Tag Archives: reputation

Why do I need public relations?

image-82

“Why does my company need PR?”

It’s a question I’ve seen more often than I’d like to admit. As an aspiring PR professional, it’s a love-hate relationship when it comes to answering this question. On one hand, my passion for the field makes me cringe at the thought of a company considering no form of public relations. On the other, I love answering this question because I can inform people on the impact PR strategies have on their bottom line goals.

This question may come from current business owners, to new entrepreneurs, as well as
students creating their own personal brand. The answers as to why may vary slightly, but the
overall intentions behind implementing PR strategies remain the same. Some may argue that you need to start the business before considering public relations. I’d make the argument that it’s never too soon to start protecting and building relationships with your stakeholders. After all, if you make the investment, why wouldn’t you want to do whatever it takes to maintain its reputation?

Here are a few of the main reasons why you need PR:

  • Reputation Management. This should be somewhat of a given. A large portion of hiring an in-house PR strategist or an outside agency is to help you manage your
    reputation as a business. Your business is only as good as the reputation it has among your most important stakeholders.
  • Crisis Communication. If/when negative comments arise around your company, the first person that will (hopefully) notice will be your PR manager. We’re trained to stay on top of the company’s performance and perception among the audiences. This includes dealing with a negative situation quickly and effectively if it arises.
  • Branding – one company, one voice. Public relations is also necessary for filling gaps caused by miscommunication. Whether it’s communication materials, or social media channels, public relations practitioners can assist in creating one unique voice for your brand. If your materials each convey a different message, you lose coherency as a brand, as well as your audiences’ understanding of your business. It’s important to keep your messaging consistent to ensure that everyone understands what it is you are offering.
  • Exposure and business development. The goal of public relations is to help you, or your company gain exposure among your audience. This includes building relationships with your stakeholders, as well as building the business in general. PR seeks to help you gain earned media that will contribute to meeting your overall objectives and build your
    company as a whole.

Why else do you think a company needs PR? Tweet me with your ideas @Sam__Dickson!

Screen Shot 2013-11-19 at 8.48.27 PM

Think Before You Schedule: when tweeting ahead sets you behind.

image-49

   “Twitter is not a technology. It’s a conversation. And it’s
happening with or without you.” – @charleneli Co-author, Groundswell

Remember in school when all your teachers use to say, “Always make sure you plan ahead!” or my personal favorite, “Don’t forget to write this in your agenda!” Well, I want you take that advice and put it on the shelf for a second. Forget all the times when you were told that scheduling or planning things in advance is always a good idea.

Enter the scheduled tweet. There are numerous debates surrounding the issue of scheduled tweets. For anyone who isn’t familiar with the Twitter world, corporations, bloggers, and other social media addicts have the ability to use a third-party platform to schedule specific times for releasing a tweet. Why would they, you ask? Excellent question.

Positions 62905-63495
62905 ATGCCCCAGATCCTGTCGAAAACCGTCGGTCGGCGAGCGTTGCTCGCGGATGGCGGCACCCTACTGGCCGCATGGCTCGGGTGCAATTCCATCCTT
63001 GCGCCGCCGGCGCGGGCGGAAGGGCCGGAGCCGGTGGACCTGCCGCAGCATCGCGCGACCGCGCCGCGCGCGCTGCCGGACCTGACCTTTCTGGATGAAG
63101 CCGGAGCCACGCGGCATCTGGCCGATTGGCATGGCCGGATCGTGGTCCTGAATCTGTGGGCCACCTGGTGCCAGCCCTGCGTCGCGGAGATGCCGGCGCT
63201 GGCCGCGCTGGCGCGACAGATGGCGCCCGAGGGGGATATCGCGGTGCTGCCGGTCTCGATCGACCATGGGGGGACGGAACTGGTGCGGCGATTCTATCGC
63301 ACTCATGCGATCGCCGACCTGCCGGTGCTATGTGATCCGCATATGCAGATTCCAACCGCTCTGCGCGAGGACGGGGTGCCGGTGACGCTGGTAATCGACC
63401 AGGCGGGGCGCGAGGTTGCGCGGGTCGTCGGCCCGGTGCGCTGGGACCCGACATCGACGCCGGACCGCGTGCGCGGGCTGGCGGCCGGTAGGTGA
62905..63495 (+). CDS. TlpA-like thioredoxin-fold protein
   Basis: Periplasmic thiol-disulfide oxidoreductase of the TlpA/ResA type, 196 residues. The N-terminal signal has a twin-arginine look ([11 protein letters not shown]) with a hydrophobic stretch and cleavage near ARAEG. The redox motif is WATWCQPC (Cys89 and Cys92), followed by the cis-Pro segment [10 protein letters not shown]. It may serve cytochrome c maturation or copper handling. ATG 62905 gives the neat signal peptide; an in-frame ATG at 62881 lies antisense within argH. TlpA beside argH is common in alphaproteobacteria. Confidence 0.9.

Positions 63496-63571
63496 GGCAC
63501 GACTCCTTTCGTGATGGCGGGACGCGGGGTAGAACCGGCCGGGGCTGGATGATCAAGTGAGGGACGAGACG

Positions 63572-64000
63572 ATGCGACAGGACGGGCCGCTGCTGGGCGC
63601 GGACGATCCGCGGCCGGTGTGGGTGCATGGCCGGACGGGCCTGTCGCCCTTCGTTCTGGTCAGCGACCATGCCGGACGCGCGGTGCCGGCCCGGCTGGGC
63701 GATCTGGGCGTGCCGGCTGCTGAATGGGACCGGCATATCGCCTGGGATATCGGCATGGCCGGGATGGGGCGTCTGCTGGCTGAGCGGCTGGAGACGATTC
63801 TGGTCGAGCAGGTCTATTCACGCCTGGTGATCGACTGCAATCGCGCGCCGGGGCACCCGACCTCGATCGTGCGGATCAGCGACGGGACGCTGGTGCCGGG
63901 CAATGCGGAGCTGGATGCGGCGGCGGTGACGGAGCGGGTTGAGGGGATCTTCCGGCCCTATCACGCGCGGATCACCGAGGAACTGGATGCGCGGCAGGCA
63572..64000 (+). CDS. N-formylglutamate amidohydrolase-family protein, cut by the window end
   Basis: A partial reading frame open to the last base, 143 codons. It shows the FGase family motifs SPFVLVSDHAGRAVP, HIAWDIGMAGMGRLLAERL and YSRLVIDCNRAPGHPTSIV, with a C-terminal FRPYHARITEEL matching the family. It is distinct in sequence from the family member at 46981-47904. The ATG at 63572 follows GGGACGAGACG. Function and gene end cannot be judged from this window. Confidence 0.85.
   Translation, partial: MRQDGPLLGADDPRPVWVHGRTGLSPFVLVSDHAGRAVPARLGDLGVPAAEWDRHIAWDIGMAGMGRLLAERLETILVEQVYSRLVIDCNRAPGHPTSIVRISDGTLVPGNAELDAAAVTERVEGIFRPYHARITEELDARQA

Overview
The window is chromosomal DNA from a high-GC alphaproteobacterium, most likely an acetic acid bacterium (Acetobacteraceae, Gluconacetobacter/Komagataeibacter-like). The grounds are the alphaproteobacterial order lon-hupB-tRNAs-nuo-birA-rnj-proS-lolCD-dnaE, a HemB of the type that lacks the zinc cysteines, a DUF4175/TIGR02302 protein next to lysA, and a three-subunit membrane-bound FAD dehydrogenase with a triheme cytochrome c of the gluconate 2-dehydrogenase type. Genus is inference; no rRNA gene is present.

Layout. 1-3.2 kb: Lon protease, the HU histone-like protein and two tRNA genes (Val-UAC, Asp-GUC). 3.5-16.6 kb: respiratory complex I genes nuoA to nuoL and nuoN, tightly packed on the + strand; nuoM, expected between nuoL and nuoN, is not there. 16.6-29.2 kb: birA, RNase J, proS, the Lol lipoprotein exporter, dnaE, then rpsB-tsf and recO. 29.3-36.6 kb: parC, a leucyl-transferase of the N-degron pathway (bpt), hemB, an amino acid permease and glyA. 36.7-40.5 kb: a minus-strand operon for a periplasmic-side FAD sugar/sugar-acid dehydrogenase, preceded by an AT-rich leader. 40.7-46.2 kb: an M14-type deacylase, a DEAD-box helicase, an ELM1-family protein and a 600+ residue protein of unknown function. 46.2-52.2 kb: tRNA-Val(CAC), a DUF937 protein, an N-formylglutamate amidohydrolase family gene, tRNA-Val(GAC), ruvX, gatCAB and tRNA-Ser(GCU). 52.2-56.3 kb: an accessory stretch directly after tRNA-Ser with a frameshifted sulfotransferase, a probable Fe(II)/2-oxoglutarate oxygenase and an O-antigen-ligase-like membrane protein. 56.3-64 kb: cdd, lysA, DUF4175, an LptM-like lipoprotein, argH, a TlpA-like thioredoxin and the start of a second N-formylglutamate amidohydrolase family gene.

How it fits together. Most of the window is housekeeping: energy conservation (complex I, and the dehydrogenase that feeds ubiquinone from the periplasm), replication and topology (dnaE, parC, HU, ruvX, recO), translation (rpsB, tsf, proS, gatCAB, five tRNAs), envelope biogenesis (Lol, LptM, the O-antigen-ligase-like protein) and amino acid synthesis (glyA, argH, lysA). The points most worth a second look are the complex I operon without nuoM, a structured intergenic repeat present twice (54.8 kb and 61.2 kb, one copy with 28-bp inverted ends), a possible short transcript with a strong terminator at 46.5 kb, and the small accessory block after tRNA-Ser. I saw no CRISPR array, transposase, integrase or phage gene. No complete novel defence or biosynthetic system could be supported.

For the communications person on the other end of that twitter page, daily life in the office might be a bit chaotic. When it comes time for releasing a blog post, or sending out a reminder regarding the launch of a new product, sometimes a company will try to save time by scheduling a tweet. Supporters of the scheduled tweet believe that it’s time effective, and they can hit peak hours to drive traffic to their website.

Of course, this is quite a debated topic. In an effort to not remain on the fence for this issue, here is why I think scheduling tweets is never a good idea:

  • You lose personal contact. Twitter was created as a method for communicating in real-time. The inherent structure of the platform is set up as a “live-feed” through which individuals can interact with other users. Scheduling tweets removes the personal from the platform.
  • It’s not a secret, and you will be caught. More often than not, an avid twitter user can spot a scheduled tweet in an instant. If you’re looking to drive conversation between your target audience and your products/services, scheduling tweets will only make your company seem robotic.
  • The awkwardly placed tweet amidst a crisis. On multiple occasions, corporations have been caught in the middle of a crisis with an oddly placed tweet. Note: if you’ve schedule tweets, be aware of what’s going on in the news and remember when you have a tweet set for release.
  • It can, and will tarnish your reputation. Many companies have been caught amidst a crisis with poor timing and language. The insensitivity towards current events due to a scheduled tweet will not be a legitimate excuse for your public audience.

I decided to cover this topic mainly because it was prevalent in the news this past week. Also, it will remain a hotly debated topic for as long as Twitter exists. In order to avoid insensitive remarks due to untimely tweets, I urge you to use Twitter like an ongoing conversation.

What are your thoughts on scheduling tweets? Join in on the debate by sounding off below, or join in on the conversation via Twitter @Sam__Dickson

- S.